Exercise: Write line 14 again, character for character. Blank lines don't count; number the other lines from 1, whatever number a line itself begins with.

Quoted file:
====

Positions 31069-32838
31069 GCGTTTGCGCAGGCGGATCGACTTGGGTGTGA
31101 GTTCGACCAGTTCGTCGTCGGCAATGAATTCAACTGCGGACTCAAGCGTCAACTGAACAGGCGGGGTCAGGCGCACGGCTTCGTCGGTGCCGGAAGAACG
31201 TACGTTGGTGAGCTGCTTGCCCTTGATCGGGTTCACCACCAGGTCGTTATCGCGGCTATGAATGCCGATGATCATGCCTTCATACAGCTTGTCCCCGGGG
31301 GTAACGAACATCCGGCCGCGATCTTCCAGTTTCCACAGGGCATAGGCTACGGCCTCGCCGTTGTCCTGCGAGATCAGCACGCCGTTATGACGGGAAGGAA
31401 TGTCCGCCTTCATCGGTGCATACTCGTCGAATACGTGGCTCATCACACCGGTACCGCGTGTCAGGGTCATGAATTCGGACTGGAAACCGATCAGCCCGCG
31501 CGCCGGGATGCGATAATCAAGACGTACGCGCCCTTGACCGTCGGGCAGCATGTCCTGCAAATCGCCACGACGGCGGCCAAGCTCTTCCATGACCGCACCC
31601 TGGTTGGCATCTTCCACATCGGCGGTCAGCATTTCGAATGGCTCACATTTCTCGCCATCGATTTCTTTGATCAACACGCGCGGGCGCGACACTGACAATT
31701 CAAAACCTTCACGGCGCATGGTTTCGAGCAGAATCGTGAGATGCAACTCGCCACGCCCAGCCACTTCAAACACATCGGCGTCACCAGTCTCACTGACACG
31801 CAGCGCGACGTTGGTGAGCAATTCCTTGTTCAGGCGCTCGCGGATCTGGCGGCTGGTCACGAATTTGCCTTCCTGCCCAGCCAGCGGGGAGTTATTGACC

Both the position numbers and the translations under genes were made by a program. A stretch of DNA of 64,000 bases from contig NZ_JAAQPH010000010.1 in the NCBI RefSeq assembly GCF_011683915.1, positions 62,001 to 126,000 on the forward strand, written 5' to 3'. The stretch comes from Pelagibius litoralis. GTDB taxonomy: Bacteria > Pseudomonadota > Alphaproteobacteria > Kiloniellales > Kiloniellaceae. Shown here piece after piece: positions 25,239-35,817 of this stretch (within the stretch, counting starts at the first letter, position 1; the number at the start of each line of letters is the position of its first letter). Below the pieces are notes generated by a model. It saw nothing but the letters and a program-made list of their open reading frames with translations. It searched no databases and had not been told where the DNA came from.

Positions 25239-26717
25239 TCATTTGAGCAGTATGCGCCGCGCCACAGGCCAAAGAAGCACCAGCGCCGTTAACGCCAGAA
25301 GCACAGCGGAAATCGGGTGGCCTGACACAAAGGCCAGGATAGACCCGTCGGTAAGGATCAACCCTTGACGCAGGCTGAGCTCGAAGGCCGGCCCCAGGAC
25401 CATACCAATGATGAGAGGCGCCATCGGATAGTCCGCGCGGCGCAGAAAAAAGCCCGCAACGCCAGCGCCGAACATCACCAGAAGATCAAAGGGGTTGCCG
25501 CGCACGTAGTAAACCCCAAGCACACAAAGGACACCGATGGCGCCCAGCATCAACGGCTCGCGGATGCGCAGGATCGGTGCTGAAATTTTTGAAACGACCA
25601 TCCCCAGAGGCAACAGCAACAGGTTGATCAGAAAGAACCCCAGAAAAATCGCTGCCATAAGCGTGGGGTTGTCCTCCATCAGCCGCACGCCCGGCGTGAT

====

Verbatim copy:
25301 GCACAGCGGAAATCGGGTGGCCTGACACAAAGGCCAGGATAGACCCGTCGGTAAGGATCAACCCTTGACGCAGGCTGAGCTCGAAGGCCGGCCCCAGGAC